Clydesdale Mountaineering Club celebrates 50th anniversary

Scaling the peaks with club membersScaling the peaks with club members
Scaling the peaks with club members
A Clydesdale mountaineering club are celebrating a very special birthday this year.

The Upperward Mountaineering Club celebrates its 50th Anniversary this year. The club, which draws its members from Lanark, Carluke and Biggar areas is one of the oldest mountaineering clubs in Lanarkshire.

To celebrate, members are replaying the Club's inaugural walk from the Grey Mare's Tail in Moffatdale to the Crook Inn in Tweedsmuir via Broadlaw.

Hide Ad
Hide Ad

And the Gazette is delighted it’s played its part right from the inception of the club and continues a long history with Upperward Mountaineering Club.

How much do you remember about the major events of 1974? What is your most vivid memory? The Miners’ Strike, Harold Wilson installed as Prime Minister, Abba winning the Eurovision Song Contest with Waterloo, McDonalds opening their first UK outlet or inflation running at 17.2%. For some, at a more local level, it was the founding of the Upperward Mountaineering Club.In February of that year a few likeminded individuals, who were already enjoying the challenge of walking and climbing in the Scottish hills, sought the advice of the Scottish Mountaineering Council with a view to forming a club in the Biggar/Lanark area.

With the guiding text of Edward Whymper “Climb if you will ...Look well to each step and, from the beginning, think what may be the end” foremost in mind, an article was placed in the Lanark Gazette inviting people interested in hillwalking to attend the inaugural walk.Twenty four people with great enthusiasm, and from all walks of life, gathered in an assortment of outdoor clothing which included Barbour jackets, orange cagoules and oilskins complete with sou’wester. Footwear ranged from tacketty boots and wellies to country brogues and stout shoes. Canvas rucksacks had the look of an Army & Navy Stores job lot and compasses were either those left over from the war or a two shilling bargain from one of the mail order firms.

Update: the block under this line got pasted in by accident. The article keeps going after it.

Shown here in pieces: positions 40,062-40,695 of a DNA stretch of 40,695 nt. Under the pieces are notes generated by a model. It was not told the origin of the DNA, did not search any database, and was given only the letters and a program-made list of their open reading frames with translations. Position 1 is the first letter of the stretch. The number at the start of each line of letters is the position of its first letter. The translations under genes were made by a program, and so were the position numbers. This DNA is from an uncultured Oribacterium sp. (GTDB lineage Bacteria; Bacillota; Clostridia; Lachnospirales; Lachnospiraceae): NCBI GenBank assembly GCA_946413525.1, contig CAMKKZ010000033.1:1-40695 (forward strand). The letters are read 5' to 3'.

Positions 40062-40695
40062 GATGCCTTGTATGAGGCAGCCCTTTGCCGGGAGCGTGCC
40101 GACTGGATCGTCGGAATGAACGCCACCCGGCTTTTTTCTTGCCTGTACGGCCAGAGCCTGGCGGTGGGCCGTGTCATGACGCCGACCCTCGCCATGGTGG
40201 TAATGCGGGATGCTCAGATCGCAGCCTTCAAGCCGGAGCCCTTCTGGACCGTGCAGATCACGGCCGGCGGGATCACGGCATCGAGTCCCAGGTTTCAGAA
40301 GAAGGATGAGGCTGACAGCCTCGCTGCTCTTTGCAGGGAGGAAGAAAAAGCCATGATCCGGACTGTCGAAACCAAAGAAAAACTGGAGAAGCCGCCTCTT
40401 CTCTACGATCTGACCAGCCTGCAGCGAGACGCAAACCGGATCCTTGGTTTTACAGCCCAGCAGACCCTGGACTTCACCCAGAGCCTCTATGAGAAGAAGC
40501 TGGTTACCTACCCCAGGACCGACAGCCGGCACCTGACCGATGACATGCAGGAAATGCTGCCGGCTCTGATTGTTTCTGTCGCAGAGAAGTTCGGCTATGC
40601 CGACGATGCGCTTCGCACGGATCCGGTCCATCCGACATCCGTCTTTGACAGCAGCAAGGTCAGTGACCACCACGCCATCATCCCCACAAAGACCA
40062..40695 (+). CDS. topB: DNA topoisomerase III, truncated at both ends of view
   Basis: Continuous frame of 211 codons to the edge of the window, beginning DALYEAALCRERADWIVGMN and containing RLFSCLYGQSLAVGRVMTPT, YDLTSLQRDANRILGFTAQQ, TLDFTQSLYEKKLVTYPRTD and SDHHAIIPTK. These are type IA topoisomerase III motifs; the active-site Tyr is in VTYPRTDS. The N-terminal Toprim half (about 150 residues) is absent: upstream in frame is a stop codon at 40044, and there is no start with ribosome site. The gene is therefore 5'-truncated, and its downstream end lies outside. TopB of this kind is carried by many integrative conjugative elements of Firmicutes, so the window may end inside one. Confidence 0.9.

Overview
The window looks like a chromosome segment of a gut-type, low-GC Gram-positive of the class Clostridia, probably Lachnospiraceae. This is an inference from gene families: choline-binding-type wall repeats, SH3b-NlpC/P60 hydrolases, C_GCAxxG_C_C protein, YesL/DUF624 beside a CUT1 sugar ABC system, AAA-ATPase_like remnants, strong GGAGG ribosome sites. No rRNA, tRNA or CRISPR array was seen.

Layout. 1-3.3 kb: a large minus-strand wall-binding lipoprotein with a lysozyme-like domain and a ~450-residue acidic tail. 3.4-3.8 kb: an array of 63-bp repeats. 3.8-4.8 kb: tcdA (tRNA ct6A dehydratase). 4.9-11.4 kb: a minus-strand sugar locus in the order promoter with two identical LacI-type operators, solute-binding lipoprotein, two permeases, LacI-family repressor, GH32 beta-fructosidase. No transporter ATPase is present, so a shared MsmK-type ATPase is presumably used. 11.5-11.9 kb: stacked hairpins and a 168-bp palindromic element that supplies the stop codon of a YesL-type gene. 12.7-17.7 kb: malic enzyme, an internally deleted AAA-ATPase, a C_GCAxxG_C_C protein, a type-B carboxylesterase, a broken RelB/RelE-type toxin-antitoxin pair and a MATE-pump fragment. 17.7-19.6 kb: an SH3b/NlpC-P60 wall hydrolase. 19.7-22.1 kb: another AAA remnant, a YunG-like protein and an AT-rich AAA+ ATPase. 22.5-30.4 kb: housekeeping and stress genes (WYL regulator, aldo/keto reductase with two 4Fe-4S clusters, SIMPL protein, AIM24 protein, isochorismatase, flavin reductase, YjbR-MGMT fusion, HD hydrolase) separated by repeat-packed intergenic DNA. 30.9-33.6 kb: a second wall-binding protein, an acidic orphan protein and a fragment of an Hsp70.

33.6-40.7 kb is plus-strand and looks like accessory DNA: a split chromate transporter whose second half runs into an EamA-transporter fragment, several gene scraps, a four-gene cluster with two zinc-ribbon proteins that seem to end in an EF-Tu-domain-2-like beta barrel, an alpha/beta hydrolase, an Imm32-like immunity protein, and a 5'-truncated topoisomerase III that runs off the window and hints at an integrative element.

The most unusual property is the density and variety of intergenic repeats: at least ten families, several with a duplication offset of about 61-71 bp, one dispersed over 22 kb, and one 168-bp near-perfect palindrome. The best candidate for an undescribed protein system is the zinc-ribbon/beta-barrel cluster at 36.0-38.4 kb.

The demands of the weather, rough tracks and physical exertion whittled down the initial group, leaving a core of fifteen members who were quickly to gain the expertise and experience that took them beyond the rolling border hills and onto the rugged mountains of North and Northwest Scotland. Many of this founding group were undoubtedly carried along with enthusiasm onto mountain ranges beyond their experience but, survive they did, and quickly left the lapwings and grouse on the lower slopes to scale summits shared with ravens and eagles.

Hide Ad
Hide Ad

So where to now for the Upperward Mountaineering Club now that its growing pains of the first 50 years are passed?

It is great to see the way the baton of experience and expertise has been passed down the decades to each new intake of members and it is one of the major strengths of the club that new, raw hillwalkers and climbers are given the level of confidence and enthusiasm necessary to go off to the hills on their own, to battle with their inner fears and find their own pinnacles in safety.

For these are the next baton carriers who will carry on the cycle and ensure that the club continues to thrive.Climb if you will…

Related topics: